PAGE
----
Connie Kehn, Lead Talent Engineer at CodeSignal, sees a lot of LinkedIn profiles while she’s working with engineers who are using CodeSignal to find new jobs. And she used to be a recruiter for Tesla, so she knows what people on the other end of the equation are looking for too! She says, “Take advantage of your LinkedIn. It’s a free billboard space for you to talk about your strengths, your history, your skills, and what kind of work you’re looking for. Recruiters use that! When you’re on the hunt, build it up. You can always take it down later.”

So without further ado, here are CodeSignal’ top 10 tips for making your LinkedIn work for you!

  1. Fill out the entire profile. If you leave sections of your LinkedIn profile blank, not only are you missing out on opportunities to tell recruiters who you are and showcase what you’ve done, but you also might be hidden in searches. The LinkedIn platform actually prioritizes complete profiles! So if you’re not filling it out, your profile might not be surfacing in recruiters’ searches.
  2. Stand out with a good headline. Since this is one of the first things someone looking at your LinkedIn profile will see, make it count! Your headline should be descriptive and highlight your interests or specializations. Think specific, not general. And while you can get a little creative if you want to, don’t go overboard. The recruiter needs to be able to quickly decide whether or not you fit the bill. So a headline like Experienced Scala Wrangler Seeking New Pastures is eye-catching but still descriptive, while one like Programming Mermaid doesn’t really give a recruiter much of a sense of what you do. 
  3. Sum yourself up. Your summary should be 40 words or more in order to rank in searches, but don’t go overboard in the other direction either! If your summary is too long, pertinent information might get lost as recruiters skim through. Write in the first person about yourself (“I’m a web developer” vs “Janet is a web developer”), and keep your language natural! Use the old writing adage of “show, don’t tell.” Instead of saying that you’re enthusiastic about Python, be specific: “I taught myself Python two years ago and have been using it whenever possible ever since.”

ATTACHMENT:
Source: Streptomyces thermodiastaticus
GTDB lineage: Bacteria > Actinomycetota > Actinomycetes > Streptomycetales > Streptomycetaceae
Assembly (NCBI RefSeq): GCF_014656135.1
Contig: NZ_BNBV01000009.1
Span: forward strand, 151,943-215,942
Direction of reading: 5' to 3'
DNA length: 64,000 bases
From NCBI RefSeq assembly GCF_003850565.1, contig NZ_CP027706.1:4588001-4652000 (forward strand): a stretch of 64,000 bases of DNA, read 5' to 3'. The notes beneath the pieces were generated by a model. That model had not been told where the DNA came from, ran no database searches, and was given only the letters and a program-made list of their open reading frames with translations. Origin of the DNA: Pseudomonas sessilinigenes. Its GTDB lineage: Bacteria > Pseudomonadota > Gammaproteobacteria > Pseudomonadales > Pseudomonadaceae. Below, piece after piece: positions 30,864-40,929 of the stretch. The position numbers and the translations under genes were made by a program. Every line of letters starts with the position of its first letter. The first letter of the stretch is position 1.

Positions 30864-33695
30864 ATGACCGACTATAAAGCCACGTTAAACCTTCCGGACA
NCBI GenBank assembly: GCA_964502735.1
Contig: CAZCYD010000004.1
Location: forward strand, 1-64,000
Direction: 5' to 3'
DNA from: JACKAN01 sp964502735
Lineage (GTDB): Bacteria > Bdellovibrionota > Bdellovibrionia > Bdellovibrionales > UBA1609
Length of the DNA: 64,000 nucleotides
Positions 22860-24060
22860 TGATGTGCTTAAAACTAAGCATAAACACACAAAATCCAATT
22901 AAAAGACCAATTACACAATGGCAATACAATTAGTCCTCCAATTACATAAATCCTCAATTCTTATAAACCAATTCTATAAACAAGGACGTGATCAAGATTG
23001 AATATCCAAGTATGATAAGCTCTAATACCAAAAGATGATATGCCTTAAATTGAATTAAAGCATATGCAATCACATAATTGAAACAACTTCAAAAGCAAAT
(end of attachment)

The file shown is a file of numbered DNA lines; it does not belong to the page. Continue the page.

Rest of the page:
4. Add keywords. Whether recruiters are doing searches or already looking at your profile, they’re looking for certain, specific things. You can think of these as your own personal search keywords, and you should make sure that you’ve got these keywords in your Summary, Skills, Experience, Projects, and Recommendations sections. Obviously you don’t want to misrepresent yourself or try to do some keyword-stuffing that looks unnatural. But you do want to make sure that you’re showing up in the right searches! So if you’re looking for a job as a Rails developer but you don’t list Ruby or Rails anywhere in your profile, you may as well not be looking for a Rails dev job at all.
  5. Show off your work. Since you’re a smart engineer you will, of course, be adding a link to your GitHub from your LinkedIn (quite possibly in the Summary section). But remember, recruiters are skimming, and you want to make it easy for them to see what you’ve been working on! Add information about projects that you’ve done in – what else? – the Projects section. Make sure to include relevant details like languages, frameworks, and whether it was a solo project or something you worked on with other people. This is an easy way for the recruiter to get a better feel for your work. Not to mention all those keywords that you’re adding to the descriptions boost your chances of showing up in the right recruiter’s search!
  6. Show off your education! Remember how we said to fill out your entire profile? Yeah, that goes double for the Education section. Maybe you didn’t go to school for computer science or a related field. Or maybe you didn’t go to school at all. Not a problem! Chances are good that you’ve got some relevant coursework, certifications, or seminars under your belt that you could add to your profile. Recruiters like to see this because it’s a little confirmation for them that you’re qualified and competent enough to do the programming jobs they’re working on filling.